Table 3 Fractions of organic P extracted by 0.5 mol∙L-1 NaHC03 (Pibic), 0.1 mol∙L-1 NaOH (Pohid), and 0.5 mol∙L-1 NaOH (Pohid05) of Humic Cambisol soils from a native area as well as from an 8-year-old (P8) and 18-year-old apple orchards (P18) grown in the plateau region of Santa Catarina, Brazil. 

Site P fractions
Layer (m) Pobic (mg·kg1) Pohid (mg·kg-1) Pohid05 (mg·kg-1)
Native area 0.0 - 0.025 73.2 aC* 195.2 aC 82.8 abB
0.025 - 0.05 54.9 abC 161.8 bC 95.0 aB
0.05 - 0.10 59.4 abB 118.1 cC 106.4 aB
0.10 - 0.15 45.3 abC 1075 cdC 48.5 bcC
0.15 - 0.20 34.2 bcC 89.6 dC 38.8 cC
0.20 - 0.40 8.9 cC 56.2 eC 37.9 cB
P8 0.0 - 0.025 435.5 aB 338.9 aB 101.1 aB
0.025 - 0.05 224.3 cB 214.4 cB 88.9 abB
0.05 - 0.10 277.0 bA 248.5 bB 104.9 aB
0.10 - 0.15 196.8 cB 200.4 cB 101.7 aB
0.15 - 0.20 149.1 dB 145.5 dB 78.56 abB
0.20 - 0.40 78.0 eB 120.9 dB 57.9 bB
P18 0.0 - 0.025 549.1 aA 565.2 bA 228.8 aA
0.025 - 0.05 358.6 bA 630.2 aA 2279 abA
0.05 - 0.10 301.8 cA 528.2 cA 221.3 abA
0.10 - 0.15 302.3 cA 499.7 dA 220.4 abA
0.15 - 0.20 293.7 cA 433.5 eA 229.3 aA
0.20 - 0.40 291.5 cA 272.8 fA 186.9 bA

*Means followed by the same lower case letter between layers of the same site and means followed by the same upper case letter in the column within the same layer between sites are not significantly different by Tukey’s test at 5% probability level.

The results for the total inorganic and organic P show that pre-planting phosphate fertilization and maintenance phosphate fertilization along cycles exceed the levels of P extracted by plants, causing accumulation of inorganic and organic P in the soil (Table 4). Cumulative organic P can be due to the re-establishment of part of the Pi into Po by higher biomass production, particularly by the understory opportunistic plants coexisting with the apple trees. Furthermore, studies show that additions of inorganic P above the plants extraction capacity cause accumulation of organic fractions (Ciampitti et al. 2011; Schmitt et al. 2014). Thus, plants and microorganisms have sufficient amounts of nutrients for development without the need to mineralize the organic sources. On the other hand, in the native soil, which shows low levels of P, plants and microorganisms must have adaptive strategies, such as exudation of phosphatases, to obtain the required amount of P (Schen et al. 2011).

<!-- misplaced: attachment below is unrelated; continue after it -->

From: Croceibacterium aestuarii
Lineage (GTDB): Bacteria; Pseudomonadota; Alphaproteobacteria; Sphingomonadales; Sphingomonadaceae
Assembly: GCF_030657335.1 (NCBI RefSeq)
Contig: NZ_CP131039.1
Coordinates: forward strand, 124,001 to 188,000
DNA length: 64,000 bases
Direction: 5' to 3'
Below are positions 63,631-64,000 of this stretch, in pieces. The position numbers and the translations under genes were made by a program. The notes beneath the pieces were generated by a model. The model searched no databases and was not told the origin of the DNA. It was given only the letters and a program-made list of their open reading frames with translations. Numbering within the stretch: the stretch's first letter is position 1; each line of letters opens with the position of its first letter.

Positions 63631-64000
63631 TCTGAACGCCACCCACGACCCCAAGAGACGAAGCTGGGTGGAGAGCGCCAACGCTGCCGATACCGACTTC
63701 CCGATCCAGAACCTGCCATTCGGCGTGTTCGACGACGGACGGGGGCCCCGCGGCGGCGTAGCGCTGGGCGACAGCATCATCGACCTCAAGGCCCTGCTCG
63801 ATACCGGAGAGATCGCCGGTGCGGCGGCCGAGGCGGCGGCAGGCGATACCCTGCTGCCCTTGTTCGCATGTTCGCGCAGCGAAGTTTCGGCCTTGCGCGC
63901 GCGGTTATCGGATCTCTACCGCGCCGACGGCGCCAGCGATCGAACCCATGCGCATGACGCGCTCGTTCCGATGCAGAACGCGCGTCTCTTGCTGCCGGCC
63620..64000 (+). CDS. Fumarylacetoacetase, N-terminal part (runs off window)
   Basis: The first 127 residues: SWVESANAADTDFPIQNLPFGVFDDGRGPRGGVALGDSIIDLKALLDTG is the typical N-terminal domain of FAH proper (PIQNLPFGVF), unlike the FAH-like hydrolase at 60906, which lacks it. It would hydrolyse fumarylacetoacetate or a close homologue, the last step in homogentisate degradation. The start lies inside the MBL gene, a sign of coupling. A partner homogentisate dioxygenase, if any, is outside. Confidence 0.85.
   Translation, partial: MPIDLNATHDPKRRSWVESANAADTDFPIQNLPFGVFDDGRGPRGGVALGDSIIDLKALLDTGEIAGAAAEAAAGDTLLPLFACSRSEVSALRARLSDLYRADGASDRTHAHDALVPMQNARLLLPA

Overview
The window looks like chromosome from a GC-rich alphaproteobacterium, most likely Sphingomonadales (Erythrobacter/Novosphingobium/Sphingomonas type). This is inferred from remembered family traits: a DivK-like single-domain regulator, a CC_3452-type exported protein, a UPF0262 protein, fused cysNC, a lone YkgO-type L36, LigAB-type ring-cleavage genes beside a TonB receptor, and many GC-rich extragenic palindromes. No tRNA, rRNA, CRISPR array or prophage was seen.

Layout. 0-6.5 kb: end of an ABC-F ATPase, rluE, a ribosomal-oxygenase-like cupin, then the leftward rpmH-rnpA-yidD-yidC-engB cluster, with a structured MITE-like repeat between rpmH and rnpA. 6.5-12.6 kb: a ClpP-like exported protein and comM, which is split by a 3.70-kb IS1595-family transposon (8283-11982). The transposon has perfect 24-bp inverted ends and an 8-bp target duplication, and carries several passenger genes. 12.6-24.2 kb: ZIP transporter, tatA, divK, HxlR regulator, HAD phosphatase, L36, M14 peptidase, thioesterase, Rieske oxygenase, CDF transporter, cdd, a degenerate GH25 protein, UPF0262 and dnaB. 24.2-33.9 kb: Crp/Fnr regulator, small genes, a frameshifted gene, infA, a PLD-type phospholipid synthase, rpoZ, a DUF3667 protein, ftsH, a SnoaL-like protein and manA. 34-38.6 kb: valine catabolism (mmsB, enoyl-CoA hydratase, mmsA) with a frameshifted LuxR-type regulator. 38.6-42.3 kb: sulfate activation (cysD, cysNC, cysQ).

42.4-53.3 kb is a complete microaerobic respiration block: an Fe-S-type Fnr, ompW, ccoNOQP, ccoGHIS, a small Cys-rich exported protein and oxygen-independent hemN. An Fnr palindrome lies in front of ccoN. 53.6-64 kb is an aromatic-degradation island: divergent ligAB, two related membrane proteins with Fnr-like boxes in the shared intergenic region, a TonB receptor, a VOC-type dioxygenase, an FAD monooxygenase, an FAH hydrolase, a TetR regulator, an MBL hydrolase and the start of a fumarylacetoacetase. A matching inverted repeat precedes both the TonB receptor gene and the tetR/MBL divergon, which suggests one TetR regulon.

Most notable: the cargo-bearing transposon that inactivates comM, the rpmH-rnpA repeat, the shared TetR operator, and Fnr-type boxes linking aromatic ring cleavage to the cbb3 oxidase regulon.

Table 4 Total inorganic and total organic P of Humic Cambisol soils from a native area as well as from an 8-year-old (P8) and 18-year-old apple orchards (P18) grown in the plateau region of Santa Catarina, Brazil. 

P fractions Layer (m) NA P8 Increase in relation to the NA P18 Increase in relation to the NA
mg·kg-1 times mg·kg-1 times
Total inorganic P(a) 0.0 - 0.025 175.4 aC* 4178 aB 1.1 9875 aA 1.5
0.025 - 0.05 180.2 aC 253.4 cB 0.9 960.2 aA 1.3
0.05 - 0.10 184.1 aC 287.6 bB 0.8 970.4 aA 1.1
0.10 - 0.15 112.3 bC 211.9 cB 1.0 877.5 bA 1.5
0.15 - 0.20 88.4 bC 139.9 dB 0.9 853.2 bA 1.6
0.20 - 0.40 80.4 bB 84.8 eB 0.6 625.8 cA 1.3
cv% %1.9
Total organic P(b) 0.0 - 0.025 358.8 aC 841.8 aB 1.1 1,244.7 aA 0.9
0.025 - 0.05 272.2 bC 481.5 cB 1.1 1,240.2 aA 1.1
0.05 - 0.10 197.1 cC 558.2 bB 1.4 1,063.6 bA 1.2
0.10 - 0.15 183.3 cC 426.5 cB 1.2 976.7 cA 1.0
0.15 - 0.20 154.5 cC 315.7 dB 1.1 904.1 dA 1.0
0.20 - 0.40 81.4 dC 216.8 eB 1.5 6676 eA 1.4

(a)Total inorganic P, sum of inorganic fractions;

(b)Total organic P, sum of organic fractions.

*Means followed by the same lower case letter in the column and means followed by the same upper case letter in the row are not significantly different according to Tukey’s test at 5% probability level. NA = Native area.

Distribution of P in organic and inorganic forms in soils cultivated with apple trees was very similar to that found in the native area (Table 4). This shows that phosphate buildup by applications of fertilizers occurs in both organic and inorganic forms, contrasting the studies conducted by Brunetto et al. (2013) and Couto et al. (2014), who showed a preferential P accumulation in the inorganic forms, previously present in the soil. These results may be explained by the high concentrations of organic matter (> 5%; CQFS-RS/SC 2004), both in the native and in the orchards soils, caused by the higher altitude and, consequently, the lower atmosphere and soil temperature (Oliveira et al. 2014). In such conditions, there seems to be a higher conversion of P added via fertilization to organic forms, corroborating the results obtained by Tiecher et al. (2012a, b) for a 23-year-old no-tillage Latosol cultivated with different crop rotations in southern Paraná, Brazil.

Parameters for the phosphorus adsorption isotherms